Designing costumes for the Star Wars franchise seems like a dream job, but Michael Kaplan is up for the challenge.
The costume designer has stepped into the large shoes of the late John Mollo, who won Academy Awards for his work on the original trilogy. Kaplan spoke about his work in Star Wars: The Last Jedi, which continues a 'back-to-basics' approach to the look and feel of the characters.
"The old movies looked to Japan," Kaplan explained to the New York Times. "The original costume designers looked at a lot of ninja clothes. They looked at westerns. And they looked at [World War II] and a little bit at [World War I]. I went to the same sources they did. I didn’t want to reinvent Star Wars. I wanted to embrace it and update it."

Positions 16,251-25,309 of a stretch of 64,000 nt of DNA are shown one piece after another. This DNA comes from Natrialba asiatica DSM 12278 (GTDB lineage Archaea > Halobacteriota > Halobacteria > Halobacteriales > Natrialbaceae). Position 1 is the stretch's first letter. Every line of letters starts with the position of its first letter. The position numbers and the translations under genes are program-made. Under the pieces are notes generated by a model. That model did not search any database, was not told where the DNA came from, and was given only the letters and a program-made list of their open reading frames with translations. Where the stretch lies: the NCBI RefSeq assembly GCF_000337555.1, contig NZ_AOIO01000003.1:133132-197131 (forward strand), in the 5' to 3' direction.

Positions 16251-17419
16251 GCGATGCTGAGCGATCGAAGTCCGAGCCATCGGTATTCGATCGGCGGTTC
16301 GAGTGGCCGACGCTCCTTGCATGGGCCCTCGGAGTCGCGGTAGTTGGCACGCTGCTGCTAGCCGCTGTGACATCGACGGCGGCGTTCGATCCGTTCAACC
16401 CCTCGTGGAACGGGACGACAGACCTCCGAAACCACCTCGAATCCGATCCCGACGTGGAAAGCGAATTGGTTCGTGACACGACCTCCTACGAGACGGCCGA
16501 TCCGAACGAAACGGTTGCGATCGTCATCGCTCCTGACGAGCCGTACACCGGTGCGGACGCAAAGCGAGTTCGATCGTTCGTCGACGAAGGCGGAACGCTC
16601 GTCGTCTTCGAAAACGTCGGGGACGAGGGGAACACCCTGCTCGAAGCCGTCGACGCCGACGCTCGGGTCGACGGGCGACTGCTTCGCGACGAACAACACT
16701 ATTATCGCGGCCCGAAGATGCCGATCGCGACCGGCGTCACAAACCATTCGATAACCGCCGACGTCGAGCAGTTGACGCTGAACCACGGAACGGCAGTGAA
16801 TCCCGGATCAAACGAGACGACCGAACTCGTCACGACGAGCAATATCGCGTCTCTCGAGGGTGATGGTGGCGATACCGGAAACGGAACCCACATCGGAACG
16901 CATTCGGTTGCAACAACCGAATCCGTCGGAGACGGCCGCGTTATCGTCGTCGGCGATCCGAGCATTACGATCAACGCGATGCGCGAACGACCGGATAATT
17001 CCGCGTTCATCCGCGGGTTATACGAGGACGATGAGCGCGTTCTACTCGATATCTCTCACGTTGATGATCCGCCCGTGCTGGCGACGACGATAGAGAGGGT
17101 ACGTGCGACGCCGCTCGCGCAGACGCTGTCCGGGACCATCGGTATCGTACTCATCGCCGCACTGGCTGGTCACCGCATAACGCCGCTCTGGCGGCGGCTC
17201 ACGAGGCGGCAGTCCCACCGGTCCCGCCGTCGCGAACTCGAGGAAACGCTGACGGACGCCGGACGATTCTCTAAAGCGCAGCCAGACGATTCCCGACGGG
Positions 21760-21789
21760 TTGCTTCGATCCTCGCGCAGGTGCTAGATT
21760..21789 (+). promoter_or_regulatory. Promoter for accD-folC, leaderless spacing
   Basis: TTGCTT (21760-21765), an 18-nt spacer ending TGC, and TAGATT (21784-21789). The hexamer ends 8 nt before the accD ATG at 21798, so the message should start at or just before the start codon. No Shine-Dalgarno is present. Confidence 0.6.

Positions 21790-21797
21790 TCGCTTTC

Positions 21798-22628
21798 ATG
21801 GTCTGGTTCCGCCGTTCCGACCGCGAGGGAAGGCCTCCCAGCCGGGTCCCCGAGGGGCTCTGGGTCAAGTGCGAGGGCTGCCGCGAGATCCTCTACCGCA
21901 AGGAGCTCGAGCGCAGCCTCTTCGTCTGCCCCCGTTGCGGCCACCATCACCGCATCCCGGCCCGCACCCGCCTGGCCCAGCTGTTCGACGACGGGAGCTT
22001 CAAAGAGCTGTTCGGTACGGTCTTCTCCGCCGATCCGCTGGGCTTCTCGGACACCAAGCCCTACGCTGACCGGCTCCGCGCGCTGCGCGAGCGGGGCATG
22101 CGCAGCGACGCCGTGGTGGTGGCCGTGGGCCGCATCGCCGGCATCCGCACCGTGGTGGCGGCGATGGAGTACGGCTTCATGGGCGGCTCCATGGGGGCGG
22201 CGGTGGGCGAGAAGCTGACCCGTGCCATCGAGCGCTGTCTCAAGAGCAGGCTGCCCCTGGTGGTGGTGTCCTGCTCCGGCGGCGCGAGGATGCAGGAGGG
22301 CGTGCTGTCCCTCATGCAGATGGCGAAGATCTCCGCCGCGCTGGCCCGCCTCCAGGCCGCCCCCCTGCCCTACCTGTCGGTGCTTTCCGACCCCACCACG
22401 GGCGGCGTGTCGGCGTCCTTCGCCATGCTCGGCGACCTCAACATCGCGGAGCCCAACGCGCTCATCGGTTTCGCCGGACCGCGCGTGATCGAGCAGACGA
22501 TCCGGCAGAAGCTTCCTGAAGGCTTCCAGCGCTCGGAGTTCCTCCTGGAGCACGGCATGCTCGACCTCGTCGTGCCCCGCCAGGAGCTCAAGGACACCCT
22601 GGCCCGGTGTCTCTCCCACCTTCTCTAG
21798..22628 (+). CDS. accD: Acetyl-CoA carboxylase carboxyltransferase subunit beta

When asked about his favorite design, Kaplan revealed he preferred Supreme Leader Snoke's crimson guards.
"Praetorian Guard. We looked at 1950s muscle cars. The costumes had to be on stuntmen who were fighting very hard," Kaplan said. "They use weapons and they need to have complete range of motion. And if these guys fall, you don’t want the armor cracking. And the helmets look like they have no way of seeing, but there’s actually tiny slits, and they can see out perfectly well. They’re very samurai, very Japanese, but very clean. Very Star Wars."
He also had the challenge of creating Leia Organa's newer appearance, which ended up being her final design in a Star Wars film after the passing of Carrie Fisher.
"She commented on everything. But whenever she was talking, there was laughter," Kaplan said. "She referred to her costume in [The Force Awakens] as her Sunoco gas station attendant costume. For The Last Jedi, the director Rian Johnson wanted her to look more regal. I got a really lovely letter from him, saying, 'You made her look so beautiful in these costumes for her final film.' It meant a lot."
Star Wars: The Last Jedi is now playing in theaters everywhere.